My artwork starts with the process of collection. I have been collecting for as long as I can remember. Throughout my childhood I had a large cardboard box that I filled with my treasures: feathers, pressed flowers, smooth pebbles, and skeleton leaves. My work is inspired by this collection and the sense of wonder experienced in childhood. The artworks that I create are an iteration of the collection of my adult years, and an attempt to see the same wonder I saw as a child. My work is also inspired by the aesthetic qualities of scientific collection, from the shapes of the scientific glass, the order and display of the collections, and the attention to detail. These qualities allow me to examine life cycles, particularly of plants. Through this study and observation I realise the fragility and preciousness of life. Death supports life. Decay leads to growth. Study of life cycles allow me to examine mortality, and realise there is beauty in the fleetingness of life. I try to convey these ideas through my artwork. By preserving plant matter inside glass, I ultimately also destroy it because of the temperatures needed to work with the glass. These effects allow me to work with the dualities of growth/decay and life/death to explore the cycles of life.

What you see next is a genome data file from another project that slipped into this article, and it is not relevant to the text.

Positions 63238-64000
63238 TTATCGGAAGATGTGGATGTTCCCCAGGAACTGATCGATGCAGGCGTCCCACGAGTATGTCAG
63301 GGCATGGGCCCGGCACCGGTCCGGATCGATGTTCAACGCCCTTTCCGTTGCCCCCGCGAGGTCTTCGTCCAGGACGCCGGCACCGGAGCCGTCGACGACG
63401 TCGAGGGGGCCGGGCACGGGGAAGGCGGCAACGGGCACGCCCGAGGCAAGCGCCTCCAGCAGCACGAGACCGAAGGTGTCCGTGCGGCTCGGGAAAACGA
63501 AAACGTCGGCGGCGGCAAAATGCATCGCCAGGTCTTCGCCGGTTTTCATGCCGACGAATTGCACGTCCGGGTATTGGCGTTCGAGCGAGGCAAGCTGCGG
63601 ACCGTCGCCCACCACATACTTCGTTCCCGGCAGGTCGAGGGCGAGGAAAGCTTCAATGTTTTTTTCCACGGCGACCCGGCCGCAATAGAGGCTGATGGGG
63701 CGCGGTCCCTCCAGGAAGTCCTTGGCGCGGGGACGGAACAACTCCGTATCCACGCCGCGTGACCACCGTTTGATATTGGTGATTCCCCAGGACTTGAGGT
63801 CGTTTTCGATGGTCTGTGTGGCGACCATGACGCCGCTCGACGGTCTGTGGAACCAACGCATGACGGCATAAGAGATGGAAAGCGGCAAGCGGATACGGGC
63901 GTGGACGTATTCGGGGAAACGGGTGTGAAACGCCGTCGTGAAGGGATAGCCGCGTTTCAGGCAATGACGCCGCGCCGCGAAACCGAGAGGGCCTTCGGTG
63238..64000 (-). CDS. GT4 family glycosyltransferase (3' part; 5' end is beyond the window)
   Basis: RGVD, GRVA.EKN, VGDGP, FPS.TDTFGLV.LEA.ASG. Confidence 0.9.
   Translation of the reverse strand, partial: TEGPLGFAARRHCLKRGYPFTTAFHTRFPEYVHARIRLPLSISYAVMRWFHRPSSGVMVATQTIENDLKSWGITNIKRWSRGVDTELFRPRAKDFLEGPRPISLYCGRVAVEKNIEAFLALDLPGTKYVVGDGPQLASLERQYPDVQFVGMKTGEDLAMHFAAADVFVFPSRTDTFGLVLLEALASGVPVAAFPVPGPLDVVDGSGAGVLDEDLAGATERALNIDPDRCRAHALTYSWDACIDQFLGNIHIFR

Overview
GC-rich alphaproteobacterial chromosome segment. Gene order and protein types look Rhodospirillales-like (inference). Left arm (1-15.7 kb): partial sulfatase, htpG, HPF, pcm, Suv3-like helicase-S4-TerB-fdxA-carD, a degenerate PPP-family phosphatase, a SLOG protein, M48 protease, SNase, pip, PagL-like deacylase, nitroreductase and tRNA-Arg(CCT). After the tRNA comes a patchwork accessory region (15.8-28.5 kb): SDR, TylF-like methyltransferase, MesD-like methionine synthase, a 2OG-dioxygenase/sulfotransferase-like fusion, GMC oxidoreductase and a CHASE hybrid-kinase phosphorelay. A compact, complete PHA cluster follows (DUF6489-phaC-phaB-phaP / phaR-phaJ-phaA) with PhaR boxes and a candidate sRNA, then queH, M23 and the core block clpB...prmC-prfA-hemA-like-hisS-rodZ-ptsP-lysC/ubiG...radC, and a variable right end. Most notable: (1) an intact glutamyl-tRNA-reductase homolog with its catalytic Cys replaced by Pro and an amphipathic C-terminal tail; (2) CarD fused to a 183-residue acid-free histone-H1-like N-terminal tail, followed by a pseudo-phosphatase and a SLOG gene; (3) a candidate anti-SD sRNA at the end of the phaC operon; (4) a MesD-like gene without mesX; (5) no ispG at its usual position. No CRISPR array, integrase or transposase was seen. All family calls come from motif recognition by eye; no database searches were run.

Emilie Patteson is an emerging contemporary glass artist and illustrator. She grew up in Orange, NSW, and moved to Canberra in 2009 to study Glass at the Australian National University. After graduating with Honours in 2012, Emilie moved into a studio at Canberra Glassworks, which she shares with glass artist Brian Corr. Emilie has won awards from the Australian Decorative Fine Arts Society, Canberra Glassworks, and Craft ACT. In 2014 Emilie was awarded Highly Commended in the Youth Category of the Waterhouse Natural Science Art Prize. She has exhibited throughout Australia and internationally at the Prague Gallery of Czech Glass.
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